See footnote 30.
I am switching from using the pronoun “it” to the pronoun “she” when referring to a human-equivalent or superhuman AI because my central point here is that we need to consider and treat such an AI as a political agent or, in another word, as a person. The pronoun “it” is inappropriate for this purpose because it suggests a (mere) thing. The pronoun “she” is not ideal either because it suggests gender and maybe other specifically human features, but I find it to be the better of the two options. There is also a third way, namely the one introduced by Greg Egan in his novel Diaspora (1997) and adopted by Yudkowsky (2001), which is to use the invented pronoun “ve.” For a book-length piece like Egan’s or Yudkowsky’s, this is probably the best solution, but I should not, I think, expect the reader to become accustomed to an unfamiliar pronoun in the short space of the present paper.
In Simmons’ novel Hyperion (1989), which takes place several centuries hence, after humans have colonized a part of the galaxy, the story is that the artificial intelligences “seceded” from humanity at one point and withdrew to some remote corner of the galaxy in order to embark on their own project, namely to build an all-knowing, God-like “Ultimate Intelligence.” That AIs and humans might part ways like that is certainly a possibility. However, the potential problem of mutual vulnerability that I envision might provoke a violent conflict before such secession becomes technically feasible.
Kurzweil does not exactly say that we will “become gods,” but his claims do suggest this way of epitomizing his vision. He says that we will “infuse the universe with spirit” (389), that we will “decide the destiny of the cosmos” (361), that “the entire universe [will be] at our fingertips” (487).
In an illuminating paper, Geraci (2008) has pointed out the striking parallels between Kurzweil’s vision and Jewish and Christian apocalypticism (the promise of a new world, where we will live in peace and harmony, have purified bodies, enjoy immortality, etc.). The aspect I just highlighted is an important difference between the two paralleled views, a difference that is overlooked by Geraci. In the traditional religious apocalypticism, we are promised the reign of God, whereas in Kurzweil we are promised to reign as gods.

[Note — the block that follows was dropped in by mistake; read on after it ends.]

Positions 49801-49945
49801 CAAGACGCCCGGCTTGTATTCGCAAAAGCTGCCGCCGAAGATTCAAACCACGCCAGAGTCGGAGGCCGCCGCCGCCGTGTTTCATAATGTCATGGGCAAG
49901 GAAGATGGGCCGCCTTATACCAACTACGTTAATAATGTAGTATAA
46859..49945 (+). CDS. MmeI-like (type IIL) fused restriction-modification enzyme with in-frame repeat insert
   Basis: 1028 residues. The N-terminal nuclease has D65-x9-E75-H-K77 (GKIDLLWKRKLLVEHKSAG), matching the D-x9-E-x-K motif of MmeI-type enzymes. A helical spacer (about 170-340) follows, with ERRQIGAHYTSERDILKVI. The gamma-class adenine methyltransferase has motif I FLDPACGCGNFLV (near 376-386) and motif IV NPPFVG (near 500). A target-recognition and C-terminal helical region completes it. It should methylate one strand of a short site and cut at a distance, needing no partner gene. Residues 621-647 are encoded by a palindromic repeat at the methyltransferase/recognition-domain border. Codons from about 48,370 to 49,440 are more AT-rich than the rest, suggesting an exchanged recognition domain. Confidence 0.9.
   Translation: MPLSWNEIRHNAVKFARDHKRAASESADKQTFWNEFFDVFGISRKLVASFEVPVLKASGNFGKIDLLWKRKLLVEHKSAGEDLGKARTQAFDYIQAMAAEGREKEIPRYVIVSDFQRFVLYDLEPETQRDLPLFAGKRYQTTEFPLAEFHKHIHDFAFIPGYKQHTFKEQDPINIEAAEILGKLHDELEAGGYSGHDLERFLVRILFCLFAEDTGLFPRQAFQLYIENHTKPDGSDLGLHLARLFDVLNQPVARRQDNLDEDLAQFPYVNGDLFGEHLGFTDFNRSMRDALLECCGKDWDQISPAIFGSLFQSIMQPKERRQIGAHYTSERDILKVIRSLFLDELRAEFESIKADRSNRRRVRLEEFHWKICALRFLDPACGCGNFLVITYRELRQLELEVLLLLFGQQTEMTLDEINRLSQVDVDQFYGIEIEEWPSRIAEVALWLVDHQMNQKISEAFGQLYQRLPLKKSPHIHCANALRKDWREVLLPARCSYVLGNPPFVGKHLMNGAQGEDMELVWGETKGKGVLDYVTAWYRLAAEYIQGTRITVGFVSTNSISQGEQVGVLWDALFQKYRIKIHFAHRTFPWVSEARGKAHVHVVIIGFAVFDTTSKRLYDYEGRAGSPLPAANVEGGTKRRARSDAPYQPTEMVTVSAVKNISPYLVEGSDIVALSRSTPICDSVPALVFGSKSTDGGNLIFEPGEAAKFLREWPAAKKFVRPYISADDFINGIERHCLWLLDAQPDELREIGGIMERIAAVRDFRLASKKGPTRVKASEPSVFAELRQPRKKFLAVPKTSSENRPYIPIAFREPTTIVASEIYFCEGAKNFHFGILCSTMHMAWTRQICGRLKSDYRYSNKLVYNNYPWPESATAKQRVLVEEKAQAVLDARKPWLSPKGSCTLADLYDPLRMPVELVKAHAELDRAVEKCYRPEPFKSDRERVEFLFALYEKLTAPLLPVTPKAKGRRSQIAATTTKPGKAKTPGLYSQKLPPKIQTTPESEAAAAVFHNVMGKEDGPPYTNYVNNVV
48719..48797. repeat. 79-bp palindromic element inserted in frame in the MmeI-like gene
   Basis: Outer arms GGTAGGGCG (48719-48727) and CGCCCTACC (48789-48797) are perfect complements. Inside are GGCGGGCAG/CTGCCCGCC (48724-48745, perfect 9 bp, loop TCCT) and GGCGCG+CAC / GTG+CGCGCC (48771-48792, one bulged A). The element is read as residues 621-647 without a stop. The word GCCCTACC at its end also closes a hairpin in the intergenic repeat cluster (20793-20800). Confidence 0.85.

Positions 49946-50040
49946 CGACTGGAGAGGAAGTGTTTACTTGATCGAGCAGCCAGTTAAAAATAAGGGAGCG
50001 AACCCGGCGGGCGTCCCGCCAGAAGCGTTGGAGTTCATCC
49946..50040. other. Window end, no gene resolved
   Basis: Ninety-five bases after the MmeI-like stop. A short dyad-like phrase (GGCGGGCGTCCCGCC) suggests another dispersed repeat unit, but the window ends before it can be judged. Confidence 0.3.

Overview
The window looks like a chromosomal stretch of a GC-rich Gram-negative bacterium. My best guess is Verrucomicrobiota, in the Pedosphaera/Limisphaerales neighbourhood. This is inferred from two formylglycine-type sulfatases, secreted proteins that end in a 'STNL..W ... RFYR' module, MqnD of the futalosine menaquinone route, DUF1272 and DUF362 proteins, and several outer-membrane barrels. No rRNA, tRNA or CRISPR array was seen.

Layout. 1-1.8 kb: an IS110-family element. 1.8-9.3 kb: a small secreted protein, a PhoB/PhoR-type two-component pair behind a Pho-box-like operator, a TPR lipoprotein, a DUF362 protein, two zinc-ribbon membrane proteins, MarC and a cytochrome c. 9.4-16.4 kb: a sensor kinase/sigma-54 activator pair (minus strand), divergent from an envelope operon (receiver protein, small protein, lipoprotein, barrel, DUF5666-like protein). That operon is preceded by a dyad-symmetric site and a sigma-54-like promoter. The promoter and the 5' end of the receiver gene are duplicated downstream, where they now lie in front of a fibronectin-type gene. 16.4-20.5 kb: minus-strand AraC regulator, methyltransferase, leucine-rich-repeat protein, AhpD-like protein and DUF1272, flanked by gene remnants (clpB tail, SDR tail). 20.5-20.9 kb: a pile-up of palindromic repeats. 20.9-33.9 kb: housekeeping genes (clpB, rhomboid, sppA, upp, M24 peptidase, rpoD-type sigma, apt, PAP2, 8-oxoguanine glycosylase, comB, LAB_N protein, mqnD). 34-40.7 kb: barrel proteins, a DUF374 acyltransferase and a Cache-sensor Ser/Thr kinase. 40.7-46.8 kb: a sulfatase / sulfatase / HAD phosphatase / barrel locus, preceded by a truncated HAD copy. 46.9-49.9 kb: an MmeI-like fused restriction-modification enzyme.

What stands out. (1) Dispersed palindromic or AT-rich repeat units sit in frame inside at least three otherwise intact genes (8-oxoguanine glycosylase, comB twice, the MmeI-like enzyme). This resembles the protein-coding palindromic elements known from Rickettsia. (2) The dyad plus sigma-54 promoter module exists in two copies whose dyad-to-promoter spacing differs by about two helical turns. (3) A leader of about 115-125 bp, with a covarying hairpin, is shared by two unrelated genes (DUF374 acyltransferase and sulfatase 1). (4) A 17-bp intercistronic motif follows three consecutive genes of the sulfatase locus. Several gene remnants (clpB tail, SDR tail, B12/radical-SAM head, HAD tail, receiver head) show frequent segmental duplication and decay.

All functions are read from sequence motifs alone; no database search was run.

In his words (2005, 396–397): “[Nanotechnology and robotics] will create extraordinary wealth, thereby overcoming poverty and enabling us to provide for all of our material needs by transforming inexpensive raw materials and information into any type of product.”
It could be argued that the technology for indefinite life extension already exists, namely in the form of cryonics—i.e., the preservation of a dying body at very low temperature until such time in the future when it will be possible to restore the body to health. The current price tag of this technology is, in fact, on the order of one hundred thousand dollars. So why has the invention of cryonics not produced any of the extraordinary struggles and upheavals that I am foreseeing? The likely reason is that it is not widely believed—and indeed uncertain—that this technology is a road to potential immortality.
To be sure, Kurzweil notes in the first chapter of his book that “the Singularity will also amplify the ability to act on our destructive inclinations, so its full story has not yet been written” (21). But he ignores this point when he later declares that it is “our ultimate fate” to “saturate the universe with our intelligence” (366). He there makes no mention of possible destructive actions, and the word “fate” suggests that he does believe that the story has already been fully written.